In the hustle and bustle of daily life, it’s easy to find ourselves giving away our energy without realizing the impact on our well-being. Recently, I stumbled upon a gem of a book, “The Sugar Jar” by Yasmine Cheyenne, which explores the metaphor of our lives as a jar filled with precious sugar – the sugar – represents our energy, time, money, and resources. It is every single part of us that can be given or exchanged.
In The Sugar Jar, Cheyenne describes the jar’s lid as our boundaries – these are the limits that define how much we can give and to whom.
So, let’s pause for a moment and reflect:
- How big is your jar?
- How much can it ‘hold’?
- What do you have space for?
- What do you WANT to MAKE SPACE for in your life?
The Sugar Jar Philosophy
Without a lid, your sugar becomes accessible to anyone and everyone, leading to a chaotic and unfulfilling life. People are able to “come into your kitchen” and grab a teaspoon of sugar here – a cup of sugar there – and it will get messy. It’s important to understand the size of your jar, to get curious about your needs, and to question why you’re saying “yes” or “no” to something that is asked of you. The ultimate goal is to have a jar that feels right for you, providing a sense of security and self-care.
Often, we find ourselves spread too thin with an excessive amount of commitments, realizing we don’t have time for the things that truly matter to us. This is a gentle nudge to challenge the belief system that suggests we must constantly seek fulfillment outside of ourselves and externally. Without a lid on our jar, people and commitments can freely dip into our sugar, creating chaos in our lives.
- What is taking up the space in your jar instead?
- Are you on the verge of burnout due to over-committing?
These are the questions that invite us to reassess and realign our priorities. Have you recently reflected on your priorities and reassessed your commitments?
Creating space for sweetness in life is an ongoing practice. We can’t control external factors, but we can control our responses. Yasmine also suggests redefining joy and what it means in your life. Joy doesn’t need to be a grand event; it can be found in daily moments. Joy can be a quiet moment to yourself, a cup of tea, reading a great book, or laughing with friends.
The metaphor of the sugar jar extends to the fragility of life. The jar can break, and the sugar can spill. This is a reminder that life can be messy, and boundaries are not about setting others straight but about advocating for yourself. You are responsible for managing how your sugar is used by having boundaries in place – which is the lid of your sugar jar. You have no control over the opposite side of the street; focus on your side, that’s where your control lies. Boundaries are a shift from people-pleasing to saying “yes” to yourself.
As women, we have been conditioned and socialized to prioritize everyone around us. People pleasing can mean thinking this is how I should show up in this situation as a mother, daughter, friend, wife, etc… Boundaries, however, are not just for protection but also for your well-being. It’s a shift from the discomfort of people-pleasing to saying “yes” to ourselves.
How are you making yourself feel better? Shopping on Amazon? Scrolling mindlessly on Social Media? Shopping is often used as a distraction, a way to numb ourselves or entertain ourselves. Buying a new pair of shoes is a temporary fix.
The Comparison Trap
Additionally, the comparison trap is another obstacle that is addressed. Comparison sneaks in subtly. It’s not just casual observation. Comparison doesn’t always look like you saying “I’m not worthy”. It may show itself by you saying, “I wish I had that.” “I wish I was thinner.” “Look at her!” “I wish I had blonde hair like her.” It’s putting another woman’s hair, body, home, possessions on a pedestal. It is important to remember that you are comparing yourself to a snapshot in time that was curated and is not based on reality.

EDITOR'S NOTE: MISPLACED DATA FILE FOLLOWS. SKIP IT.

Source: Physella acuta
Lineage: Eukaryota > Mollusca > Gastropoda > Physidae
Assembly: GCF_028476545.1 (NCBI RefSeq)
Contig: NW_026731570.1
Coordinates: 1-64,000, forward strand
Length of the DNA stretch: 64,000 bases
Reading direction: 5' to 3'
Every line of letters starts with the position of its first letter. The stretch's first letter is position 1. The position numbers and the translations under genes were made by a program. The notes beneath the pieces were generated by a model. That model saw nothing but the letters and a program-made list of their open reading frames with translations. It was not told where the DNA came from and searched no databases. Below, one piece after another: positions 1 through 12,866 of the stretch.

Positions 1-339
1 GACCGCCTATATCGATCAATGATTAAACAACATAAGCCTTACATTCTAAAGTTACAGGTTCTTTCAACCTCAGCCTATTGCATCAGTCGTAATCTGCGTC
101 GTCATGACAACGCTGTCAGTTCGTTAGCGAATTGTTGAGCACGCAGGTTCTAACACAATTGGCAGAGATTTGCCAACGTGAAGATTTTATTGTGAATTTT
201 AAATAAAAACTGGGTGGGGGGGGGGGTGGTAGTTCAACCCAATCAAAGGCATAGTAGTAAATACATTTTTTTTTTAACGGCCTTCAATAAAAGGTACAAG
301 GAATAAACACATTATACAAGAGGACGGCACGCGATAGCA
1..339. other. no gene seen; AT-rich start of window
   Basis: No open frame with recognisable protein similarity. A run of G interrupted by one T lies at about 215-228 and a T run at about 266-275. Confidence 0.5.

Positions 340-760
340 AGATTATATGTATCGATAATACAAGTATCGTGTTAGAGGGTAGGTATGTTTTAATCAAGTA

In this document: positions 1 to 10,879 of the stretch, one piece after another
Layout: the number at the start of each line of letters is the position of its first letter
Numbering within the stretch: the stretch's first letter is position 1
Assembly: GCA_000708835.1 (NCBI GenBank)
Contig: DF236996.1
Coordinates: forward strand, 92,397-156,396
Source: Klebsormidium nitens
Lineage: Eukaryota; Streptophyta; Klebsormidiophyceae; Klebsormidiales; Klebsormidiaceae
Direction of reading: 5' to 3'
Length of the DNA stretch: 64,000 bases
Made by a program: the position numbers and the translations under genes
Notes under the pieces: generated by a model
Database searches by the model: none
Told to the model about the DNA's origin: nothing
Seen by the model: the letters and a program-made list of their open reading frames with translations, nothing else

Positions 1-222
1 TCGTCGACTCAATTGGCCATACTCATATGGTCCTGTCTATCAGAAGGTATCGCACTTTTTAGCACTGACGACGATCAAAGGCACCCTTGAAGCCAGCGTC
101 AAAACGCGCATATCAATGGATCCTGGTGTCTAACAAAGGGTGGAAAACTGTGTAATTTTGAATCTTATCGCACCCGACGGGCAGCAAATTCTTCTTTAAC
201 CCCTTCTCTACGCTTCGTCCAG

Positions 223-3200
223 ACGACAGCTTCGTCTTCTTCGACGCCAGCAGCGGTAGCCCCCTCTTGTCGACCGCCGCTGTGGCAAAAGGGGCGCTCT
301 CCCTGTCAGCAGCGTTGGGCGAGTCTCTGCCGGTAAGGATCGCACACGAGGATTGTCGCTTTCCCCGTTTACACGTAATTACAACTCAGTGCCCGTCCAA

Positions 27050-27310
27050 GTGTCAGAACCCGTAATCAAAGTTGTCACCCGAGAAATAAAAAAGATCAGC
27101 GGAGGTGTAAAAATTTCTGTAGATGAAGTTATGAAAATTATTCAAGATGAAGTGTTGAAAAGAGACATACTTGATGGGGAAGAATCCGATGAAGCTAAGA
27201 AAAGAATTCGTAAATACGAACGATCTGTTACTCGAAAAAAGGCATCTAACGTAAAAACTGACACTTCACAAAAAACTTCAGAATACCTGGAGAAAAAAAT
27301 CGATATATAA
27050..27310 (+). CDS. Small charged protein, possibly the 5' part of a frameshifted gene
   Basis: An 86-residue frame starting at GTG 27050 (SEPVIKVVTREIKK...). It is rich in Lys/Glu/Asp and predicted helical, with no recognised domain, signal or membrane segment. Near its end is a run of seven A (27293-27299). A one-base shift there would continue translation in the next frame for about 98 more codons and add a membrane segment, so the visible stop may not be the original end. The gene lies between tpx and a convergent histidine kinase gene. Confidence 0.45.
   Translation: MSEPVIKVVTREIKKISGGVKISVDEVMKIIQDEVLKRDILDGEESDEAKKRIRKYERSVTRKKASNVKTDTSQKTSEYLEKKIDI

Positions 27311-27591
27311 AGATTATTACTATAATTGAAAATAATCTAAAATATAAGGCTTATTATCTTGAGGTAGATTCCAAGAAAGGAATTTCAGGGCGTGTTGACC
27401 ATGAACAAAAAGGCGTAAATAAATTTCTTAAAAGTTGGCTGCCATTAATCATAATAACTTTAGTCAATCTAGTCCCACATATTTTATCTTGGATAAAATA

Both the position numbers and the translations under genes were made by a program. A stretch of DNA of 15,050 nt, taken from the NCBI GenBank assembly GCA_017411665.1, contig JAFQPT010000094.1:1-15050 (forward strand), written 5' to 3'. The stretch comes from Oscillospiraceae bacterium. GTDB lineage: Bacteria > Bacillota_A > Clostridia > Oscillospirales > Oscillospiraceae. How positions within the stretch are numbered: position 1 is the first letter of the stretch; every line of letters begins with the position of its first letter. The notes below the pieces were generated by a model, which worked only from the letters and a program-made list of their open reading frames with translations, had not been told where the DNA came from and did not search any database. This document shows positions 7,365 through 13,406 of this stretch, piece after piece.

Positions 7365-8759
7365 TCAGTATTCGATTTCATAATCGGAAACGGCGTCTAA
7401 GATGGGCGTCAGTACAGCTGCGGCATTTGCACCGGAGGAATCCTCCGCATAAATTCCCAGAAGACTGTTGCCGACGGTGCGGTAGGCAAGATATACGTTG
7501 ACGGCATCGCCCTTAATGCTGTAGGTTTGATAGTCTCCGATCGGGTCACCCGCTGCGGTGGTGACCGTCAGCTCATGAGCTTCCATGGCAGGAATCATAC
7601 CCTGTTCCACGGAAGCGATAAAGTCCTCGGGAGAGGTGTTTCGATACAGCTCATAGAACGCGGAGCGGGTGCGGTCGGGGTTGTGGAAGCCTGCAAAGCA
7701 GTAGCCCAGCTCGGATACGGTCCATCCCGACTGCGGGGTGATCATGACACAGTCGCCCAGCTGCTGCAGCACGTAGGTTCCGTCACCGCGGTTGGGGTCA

Nevertheless, we all struggle as humans beings – it may be in different ways but we all go through learning how to love ourselves more. The real question is “what do I need to feel like I am enough in this moment?” Remind yourself, “I am whole and perfect.” In a world with social media and unrealistic standards, unlearning comparison becomes an act of self-love, reminding you that you are enough.
In the realm of self-healing, Yasmine advocates starting with internal care, especially when external care may not be readily accessible. The journey begins with understanding your internal voice. asking tough questions and setting self-boundaries. Boundaries guide us how to interact with others, teaching them how to treat us and vice versa. Self boundaries start with you. You get to decide want you want, what you will allow in your life, and how you will react.
In conclusion, in embracing ‘The Sugar Jar’ philosophy, discover the transformative power of setting boundaries, reclaiming energy, and nurturing self-love to craft a life overflowing with joy and fulfillment. Remembering the acronym S.U.G.A.R. will help you steer through life, ensuring each day is made up of intentional choices that prioritize your well-being and empower your journey of self-love.
- S – Say No
- U – Use Your Voice
- G – Give to Yourself Too
- A – Always Check Within
- R – Resist the Urge to Over-Give
As you embark on this journey of self-discovery and well-being, create a jar that holds the sweetness of life in abundance.
Journal Questions to Contemplate:
- What do I want to make space for in my life?
- How much sugar do I have?
- Will saying “Yes” fill me or deplete me?
- Do I want to say “Yes” to this?
- How Often am I Filling my Jar Up?
- Do I have enough sugar to keep myself feeling full, loved, safe, and fulfilled? If not, what can I change?